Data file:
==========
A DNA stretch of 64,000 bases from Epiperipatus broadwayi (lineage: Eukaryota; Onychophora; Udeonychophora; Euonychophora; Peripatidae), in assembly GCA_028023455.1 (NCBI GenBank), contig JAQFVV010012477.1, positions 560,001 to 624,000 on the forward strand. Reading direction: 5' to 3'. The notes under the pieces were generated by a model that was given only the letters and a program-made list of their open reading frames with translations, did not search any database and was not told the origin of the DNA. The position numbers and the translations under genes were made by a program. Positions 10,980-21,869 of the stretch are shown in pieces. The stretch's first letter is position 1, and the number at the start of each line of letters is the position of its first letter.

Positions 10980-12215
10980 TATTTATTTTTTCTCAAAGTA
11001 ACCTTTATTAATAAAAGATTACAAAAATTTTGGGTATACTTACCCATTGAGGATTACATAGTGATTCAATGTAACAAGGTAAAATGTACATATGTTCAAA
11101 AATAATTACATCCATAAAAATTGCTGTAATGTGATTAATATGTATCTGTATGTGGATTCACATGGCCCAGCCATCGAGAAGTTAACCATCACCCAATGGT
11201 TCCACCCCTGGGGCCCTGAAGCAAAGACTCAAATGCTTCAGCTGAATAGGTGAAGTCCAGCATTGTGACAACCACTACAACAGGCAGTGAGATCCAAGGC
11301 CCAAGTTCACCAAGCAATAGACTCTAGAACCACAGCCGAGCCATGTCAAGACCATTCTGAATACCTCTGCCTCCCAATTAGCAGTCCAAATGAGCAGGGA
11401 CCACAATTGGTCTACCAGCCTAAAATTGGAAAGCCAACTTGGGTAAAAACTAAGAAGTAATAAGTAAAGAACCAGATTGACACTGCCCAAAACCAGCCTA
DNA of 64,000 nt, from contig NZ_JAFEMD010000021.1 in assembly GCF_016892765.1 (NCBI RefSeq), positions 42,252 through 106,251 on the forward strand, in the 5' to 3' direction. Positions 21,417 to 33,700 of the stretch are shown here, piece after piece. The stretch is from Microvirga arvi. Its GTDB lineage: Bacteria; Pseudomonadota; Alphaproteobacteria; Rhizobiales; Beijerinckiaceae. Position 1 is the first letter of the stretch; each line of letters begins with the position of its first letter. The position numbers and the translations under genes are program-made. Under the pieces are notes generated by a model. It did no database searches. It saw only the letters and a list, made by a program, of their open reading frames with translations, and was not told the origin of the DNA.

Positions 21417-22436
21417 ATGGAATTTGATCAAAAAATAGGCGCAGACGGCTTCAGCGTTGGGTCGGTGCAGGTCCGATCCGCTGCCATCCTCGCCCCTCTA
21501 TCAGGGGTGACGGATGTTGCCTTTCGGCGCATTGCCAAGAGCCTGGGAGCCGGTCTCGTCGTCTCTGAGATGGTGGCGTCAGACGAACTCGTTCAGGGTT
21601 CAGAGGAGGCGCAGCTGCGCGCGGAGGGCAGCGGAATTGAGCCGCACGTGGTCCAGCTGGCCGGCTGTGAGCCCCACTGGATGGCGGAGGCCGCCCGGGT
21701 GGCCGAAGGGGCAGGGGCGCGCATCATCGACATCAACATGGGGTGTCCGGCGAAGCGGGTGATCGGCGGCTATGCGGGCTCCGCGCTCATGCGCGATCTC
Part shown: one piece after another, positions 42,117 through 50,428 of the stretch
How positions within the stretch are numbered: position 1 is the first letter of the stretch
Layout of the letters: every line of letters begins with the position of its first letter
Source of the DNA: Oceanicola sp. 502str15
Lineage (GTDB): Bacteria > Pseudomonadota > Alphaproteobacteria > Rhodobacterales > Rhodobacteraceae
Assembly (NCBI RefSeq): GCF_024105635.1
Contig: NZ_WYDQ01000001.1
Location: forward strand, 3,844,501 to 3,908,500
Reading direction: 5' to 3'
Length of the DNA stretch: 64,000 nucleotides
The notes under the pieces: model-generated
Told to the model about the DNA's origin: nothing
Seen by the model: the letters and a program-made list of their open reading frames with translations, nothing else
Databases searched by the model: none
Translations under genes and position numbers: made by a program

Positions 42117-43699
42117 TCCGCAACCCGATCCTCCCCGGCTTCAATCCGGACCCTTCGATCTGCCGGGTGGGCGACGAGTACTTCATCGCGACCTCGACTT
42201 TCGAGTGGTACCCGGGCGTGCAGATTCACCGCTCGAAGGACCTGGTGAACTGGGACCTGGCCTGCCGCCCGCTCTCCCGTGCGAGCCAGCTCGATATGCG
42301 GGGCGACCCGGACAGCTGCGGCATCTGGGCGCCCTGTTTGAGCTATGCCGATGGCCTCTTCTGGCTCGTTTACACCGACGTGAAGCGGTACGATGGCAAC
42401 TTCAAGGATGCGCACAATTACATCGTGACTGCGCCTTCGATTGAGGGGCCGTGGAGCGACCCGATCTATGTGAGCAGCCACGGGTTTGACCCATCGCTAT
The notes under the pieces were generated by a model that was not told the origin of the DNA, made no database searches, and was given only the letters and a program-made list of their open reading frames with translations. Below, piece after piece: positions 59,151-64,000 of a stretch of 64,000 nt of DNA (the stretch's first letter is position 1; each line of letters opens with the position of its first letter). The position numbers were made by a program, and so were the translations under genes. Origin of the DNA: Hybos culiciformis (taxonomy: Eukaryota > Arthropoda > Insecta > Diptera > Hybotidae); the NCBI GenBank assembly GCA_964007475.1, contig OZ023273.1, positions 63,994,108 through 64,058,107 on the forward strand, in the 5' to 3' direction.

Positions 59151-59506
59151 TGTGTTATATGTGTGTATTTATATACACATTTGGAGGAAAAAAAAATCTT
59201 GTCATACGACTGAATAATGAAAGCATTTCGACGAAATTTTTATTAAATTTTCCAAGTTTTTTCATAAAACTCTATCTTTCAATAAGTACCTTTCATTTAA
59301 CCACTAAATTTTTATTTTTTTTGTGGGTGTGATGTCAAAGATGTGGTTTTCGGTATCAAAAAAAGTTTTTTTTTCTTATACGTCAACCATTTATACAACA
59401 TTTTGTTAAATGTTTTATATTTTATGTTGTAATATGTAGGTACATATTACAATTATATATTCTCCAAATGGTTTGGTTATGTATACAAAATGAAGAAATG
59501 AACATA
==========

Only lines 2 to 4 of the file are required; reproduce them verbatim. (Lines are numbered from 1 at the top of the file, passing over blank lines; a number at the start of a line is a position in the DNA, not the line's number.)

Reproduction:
Positions 10980-12215
10980 TATTTATTTTTTCTCAAAGTA
11001 ACCTTTATTAATAAAAGATTACAAAAATTTTGGGTATACTTACCCATTGAGGATTACATAGTGATTCAATGTAACAAGGTAAAATGTACATATGTTCAAA